A Honeybee Heart Has Five Openings, by Helen Jukes

Staff Pick

I picked up this book to learn about bees, but before they came up, I was hooked by Jukes herself. Warm, honest, questioning, she’s a thoroughly engaging narrator of both her own life and those of the insects. Living in Oxford and working a job that’s more stressful than satisfying, she keeps thinking about her brief experience helping a beekeeper friend. Though she has no confidence she can do it on her own, she can’t resist trying and soon has a hive in her urban backyard. Worrying constantly about the needs of the bees, she does extensive research on their habits and the history of beekeeping, and her reports—on the differences between workers and drones, the various kinds of hives, the practice of the waggle dance, the intricacies of swarming—are vivid, succinct, and slightly wonder-struck. Jukes is especially interested in the evolution of the relationship between keepers and bees and her attachment to her own colony  gradually deepens to a thing of beauty and resonance; for everything she learns about the bees, they teach her as much about herself.

A Honeybee Heart Has Five Openings: A Year of Keeping Bees By Helen Jukes Cover Image
ISBN: 9781524747862
Availability: Special Order—Subject to Availability
Published: Pantheon - May 5th, 2020

Two Trees Make a Forest, by Jessica J. Lee

Staff Pick

A dual citizen of Britain and Canada and now a resident of Berlin, Lee is descended from mainland Chinese who were exiled to Taiwan and then relocated to Ontario where her fighter-pilot grandfather mopped floors in a factory. Her deeply reflective memoir combines cultural and political history as well as travel and, perhaps most of all, astute and heartfelt nature writing, for a moving inquiry into “what ought to be simple: articulating who we are.” Who, exactly, is Lee, as the heir to multiple displacements and their attendant losses and gains? The narrative centers on her relationship to Taiwan, a place she knows primarily from her mother’s memories. Compelled by “a longing to remember the things I hadn’t known,” Lee makes repeated visits to the island, exploring it through extensive hikes, linguistic research, and reconstruction of her family’s experiences, including a reunion with forgotten relatives. Throughout, Lee balances the often painful personal discoveries with fascinating details of Taiwan’s natural environment—especially its once magnificent false cypress forests—its cartographic history, and its precarious position along two tectonic plates which has endowed it with more than forty active fault lines.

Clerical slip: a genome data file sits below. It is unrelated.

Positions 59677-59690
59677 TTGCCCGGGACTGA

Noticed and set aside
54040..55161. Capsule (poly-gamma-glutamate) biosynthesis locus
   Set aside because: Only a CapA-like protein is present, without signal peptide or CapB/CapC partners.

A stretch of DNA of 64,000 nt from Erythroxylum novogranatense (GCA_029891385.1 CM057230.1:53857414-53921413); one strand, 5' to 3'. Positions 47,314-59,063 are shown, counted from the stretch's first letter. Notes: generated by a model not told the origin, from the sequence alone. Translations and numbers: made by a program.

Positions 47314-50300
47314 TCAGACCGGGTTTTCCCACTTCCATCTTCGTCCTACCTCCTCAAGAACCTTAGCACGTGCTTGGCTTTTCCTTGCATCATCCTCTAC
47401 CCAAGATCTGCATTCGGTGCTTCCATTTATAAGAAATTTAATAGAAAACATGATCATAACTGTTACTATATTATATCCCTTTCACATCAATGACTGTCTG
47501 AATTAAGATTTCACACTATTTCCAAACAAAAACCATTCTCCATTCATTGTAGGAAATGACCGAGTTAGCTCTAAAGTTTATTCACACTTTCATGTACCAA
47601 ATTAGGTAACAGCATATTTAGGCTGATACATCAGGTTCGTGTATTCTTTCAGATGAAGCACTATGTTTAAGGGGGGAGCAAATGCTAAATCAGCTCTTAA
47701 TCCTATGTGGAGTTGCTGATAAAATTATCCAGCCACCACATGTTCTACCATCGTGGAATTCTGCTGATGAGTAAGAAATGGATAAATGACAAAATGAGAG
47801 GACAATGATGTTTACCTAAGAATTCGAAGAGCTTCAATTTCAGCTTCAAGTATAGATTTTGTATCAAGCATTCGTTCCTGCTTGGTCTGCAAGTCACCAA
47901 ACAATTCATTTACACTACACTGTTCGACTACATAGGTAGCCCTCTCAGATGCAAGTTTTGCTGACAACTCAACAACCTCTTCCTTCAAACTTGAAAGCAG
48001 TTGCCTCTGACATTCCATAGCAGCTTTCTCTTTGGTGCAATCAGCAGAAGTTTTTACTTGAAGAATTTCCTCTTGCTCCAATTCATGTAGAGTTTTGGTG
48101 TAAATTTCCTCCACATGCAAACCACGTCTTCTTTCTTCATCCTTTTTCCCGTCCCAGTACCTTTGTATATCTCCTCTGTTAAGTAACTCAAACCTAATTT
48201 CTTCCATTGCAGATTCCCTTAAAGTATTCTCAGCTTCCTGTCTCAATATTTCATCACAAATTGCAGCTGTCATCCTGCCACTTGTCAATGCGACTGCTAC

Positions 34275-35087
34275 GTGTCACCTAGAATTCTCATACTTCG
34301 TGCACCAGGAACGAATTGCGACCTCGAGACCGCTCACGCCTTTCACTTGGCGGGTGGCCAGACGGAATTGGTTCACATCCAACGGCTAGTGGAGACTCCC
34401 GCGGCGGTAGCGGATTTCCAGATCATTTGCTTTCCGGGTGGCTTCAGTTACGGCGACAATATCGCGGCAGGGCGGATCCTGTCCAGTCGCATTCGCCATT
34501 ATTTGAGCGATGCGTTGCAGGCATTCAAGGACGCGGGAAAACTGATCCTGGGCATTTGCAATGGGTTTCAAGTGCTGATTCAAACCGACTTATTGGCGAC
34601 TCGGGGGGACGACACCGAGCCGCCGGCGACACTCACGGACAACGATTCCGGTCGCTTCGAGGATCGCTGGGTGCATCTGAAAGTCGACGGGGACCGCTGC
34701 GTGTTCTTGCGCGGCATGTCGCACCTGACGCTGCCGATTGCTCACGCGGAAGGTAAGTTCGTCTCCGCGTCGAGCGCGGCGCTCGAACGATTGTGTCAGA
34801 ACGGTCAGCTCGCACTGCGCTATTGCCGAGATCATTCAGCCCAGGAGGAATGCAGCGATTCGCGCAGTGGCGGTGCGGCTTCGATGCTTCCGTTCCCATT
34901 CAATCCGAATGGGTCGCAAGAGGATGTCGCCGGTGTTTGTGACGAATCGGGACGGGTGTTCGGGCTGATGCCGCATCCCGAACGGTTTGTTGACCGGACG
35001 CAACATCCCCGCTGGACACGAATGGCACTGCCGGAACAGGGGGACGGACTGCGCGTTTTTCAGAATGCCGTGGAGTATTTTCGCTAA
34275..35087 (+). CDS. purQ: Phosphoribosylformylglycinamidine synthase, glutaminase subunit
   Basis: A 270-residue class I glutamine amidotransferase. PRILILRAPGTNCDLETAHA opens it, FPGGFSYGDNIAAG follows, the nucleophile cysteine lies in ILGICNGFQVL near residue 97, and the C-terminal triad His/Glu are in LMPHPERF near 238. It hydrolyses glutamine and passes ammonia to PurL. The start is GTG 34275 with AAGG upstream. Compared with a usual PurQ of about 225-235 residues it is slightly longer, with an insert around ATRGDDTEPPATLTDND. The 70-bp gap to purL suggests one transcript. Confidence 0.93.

Two Trees Make a Forest: In Search of My Family's Past Among Taiwan's Mountains and Coasts By Jessica J. Lee Cover Image
ISBN: 9781646220007
Availability: In Stock—Click for Locations
Published: Catapult - August 4th, 2020

Wildhood by Dr. Barbara Natterson-Horowitz and Kathryn Bowers

Staff Pick

Barbara Natterson-Horowitz and Kathryn Bowers, an evolutionary biologist and science journalist, respectively, taught us a lot about animals, humans, and the diseases we share in their groundbreaking Zoobiquity. Again skirting the twin dangers of anthropomorphism—making animals too much like us—and anthopodenialism—missing the connections between us and animals—their new work looks at how both animals and humans experience adolescence. Shared by nearly all species, from insects and amphibians to birds and mammals, adolescence, or, as the authors term this pivotal developmental stage, Wildhood (Scribner, $28), is crucial to helping the young develop skill sets concerning safety, status, sexuality, and independence. Examining each life lesson in detail, the book tracks the experiences of a juvenile penguin leaving her Antarctic birthplace for the treacherous seas; a young male hyena, born at the low-end of his species’s totem pole; the complicated romantic history of a humpback whale; and a wolf who has to go off and survive on his own. Full of fascinating details about these four species and many others, these coming-of-age stories also bear profound similarities to those of their human counterparts. If teens seem maddeningly reckless, over-sensitive, and obsessed with status, this book shows that they are only behaving as evolution prepared them to.

Wildhood: The Astounding Connections between Human and Animal Adolescents By Dr. Barbara Natterson-Horowitz, Kathryn Bowers Cover Image
ISBN: 9781501164699
Availability: Special Order—Subject to Availability
Published: Scribner - September 17th, 2019